• HOK worked with Autodesk, Excitech and Codebook to develop a link from ADT to Codebook utilising the Area Object; previously Codebook only recognised the humble Polyline and we did not want to draw room boundaries twice. So the customisation allowed us to use the Area objects to push the room area to Codebook, meanwhile we are now able to pull data from the Codebook database and attach it as Property Set Data to the area objects. Using this approach we can display brief data in our Multi-View block room tags attached to the Area objects.
  • Early last year we looked very closely at the Architectural/Structural integration as we needed to share our architectural model with the Structural Engineers Skanska Technology and Yolles. We also wanted to utilise their concrete and steelwork 3D Object models back in to our drawings. By splitting the structural models we were then able to show structure in our ADT model. Accepting the principle that we, as architect, show our own columns as finishes only (the outer ring) we Xref the structure into our drawings so that the structure (the inner ring) is displayed on our drawings at 1:50 scale.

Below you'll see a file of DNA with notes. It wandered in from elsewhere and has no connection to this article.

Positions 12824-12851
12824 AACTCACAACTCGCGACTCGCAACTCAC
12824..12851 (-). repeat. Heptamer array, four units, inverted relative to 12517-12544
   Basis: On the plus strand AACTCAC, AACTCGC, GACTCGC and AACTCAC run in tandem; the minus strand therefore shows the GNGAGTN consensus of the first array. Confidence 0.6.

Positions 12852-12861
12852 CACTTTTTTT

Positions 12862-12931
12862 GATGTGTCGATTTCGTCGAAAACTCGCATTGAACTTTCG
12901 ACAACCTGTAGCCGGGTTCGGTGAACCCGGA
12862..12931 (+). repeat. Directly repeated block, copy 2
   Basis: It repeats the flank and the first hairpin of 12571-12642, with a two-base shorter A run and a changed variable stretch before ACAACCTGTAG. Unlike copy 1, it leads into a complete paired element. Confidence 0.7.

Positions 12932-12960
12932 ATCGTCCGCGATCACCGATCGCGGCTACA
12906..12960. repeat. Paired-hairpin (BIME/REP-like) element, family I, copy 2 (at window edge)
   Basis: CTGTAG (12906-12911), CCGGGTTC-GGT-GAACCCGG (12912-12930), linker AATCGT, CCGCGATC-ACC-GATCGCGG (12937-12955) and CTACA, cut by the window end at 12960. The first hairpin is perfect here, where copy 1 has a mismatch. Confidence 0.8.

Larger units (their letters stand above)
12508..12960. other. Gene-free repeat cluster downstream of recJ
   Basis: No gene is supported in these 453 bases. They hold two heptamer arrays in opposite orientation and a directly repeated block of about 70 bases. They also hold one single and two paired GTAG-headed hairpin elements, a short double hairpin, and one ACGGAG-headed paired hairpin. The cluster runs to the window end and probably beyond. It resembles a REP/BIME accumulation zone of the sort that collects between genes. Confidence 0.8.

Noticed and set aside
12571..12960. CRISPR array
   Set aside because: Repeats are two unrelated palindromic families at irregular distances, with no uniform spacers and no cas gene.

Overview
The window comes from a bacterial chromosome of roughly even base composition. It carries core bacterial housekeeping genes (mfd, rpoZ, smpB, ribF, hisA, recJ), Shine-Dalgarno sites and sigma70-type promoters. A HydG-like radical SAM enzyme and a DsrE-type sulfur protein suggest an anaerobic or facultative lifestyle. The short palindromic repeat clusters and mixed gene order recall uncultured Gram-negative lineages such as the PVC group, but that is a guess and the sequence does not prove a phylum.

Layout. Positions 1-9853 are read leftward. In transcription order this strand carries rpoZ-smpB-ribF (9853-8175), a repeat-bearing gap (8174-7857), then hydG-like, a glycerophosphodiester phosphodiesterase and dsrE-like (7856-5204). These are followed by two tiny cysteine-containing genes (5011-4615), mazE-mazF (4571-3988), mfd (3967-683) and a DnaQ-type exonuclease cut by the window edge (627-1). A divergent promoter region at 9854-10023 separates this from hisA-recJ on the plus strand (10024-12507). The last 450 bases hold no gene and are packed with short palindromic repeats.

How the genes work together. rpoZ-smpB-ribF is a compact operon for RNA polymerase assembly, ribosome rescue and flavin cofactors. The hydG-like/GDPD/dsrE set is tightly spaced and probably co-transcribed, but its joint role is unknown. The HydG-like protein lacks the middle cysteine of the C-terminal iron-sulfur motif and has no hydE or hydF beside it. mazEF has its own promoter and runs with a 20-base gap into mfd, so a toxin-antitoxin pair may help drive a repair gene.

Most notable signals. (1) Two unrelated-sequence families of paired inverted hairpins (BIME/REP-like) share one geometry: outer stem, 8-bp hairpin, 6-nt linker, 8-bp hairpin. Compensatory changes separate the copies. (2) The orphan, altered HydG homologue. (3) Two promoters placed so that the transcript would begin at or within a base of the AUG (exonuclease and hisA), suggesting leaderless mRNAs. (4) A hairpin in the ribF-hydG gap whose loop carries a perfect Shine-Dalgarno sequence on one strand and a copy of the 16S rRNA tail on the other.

What the team thinks

In describing how the project has progressed Miles is keen to share the credit for what has been achieved by the whole HOK team of 50 people but a few individuals can highlight interesting aspects.

Graham Davies is one HOK’s senior medical planners who initially worked on the project in their New York office even before ADT was adopted as the design tool. He is now working in the UK having been here since the beginning of 2004 and has found the health requirements standards are more rigorous here than in the US. He agrees with Miles that planning and process for implementing BIM are critical for success. Indeed “any firms doing it half-arsed can fall flat on their faces” he says, “and time invested early can reap great rewards”.

ADT has allowed faster and much more accurate scheduling of spaces to the client’s needs, and the requirement from the 160 departments for process flow information could be produced efficiently. He is convinced that using ADT gave HOK a competitive edge as they need “spend less time on mindless tasks and can extract data to Excel and produce reports in just a few minutes for comparison against the client’s requirements”.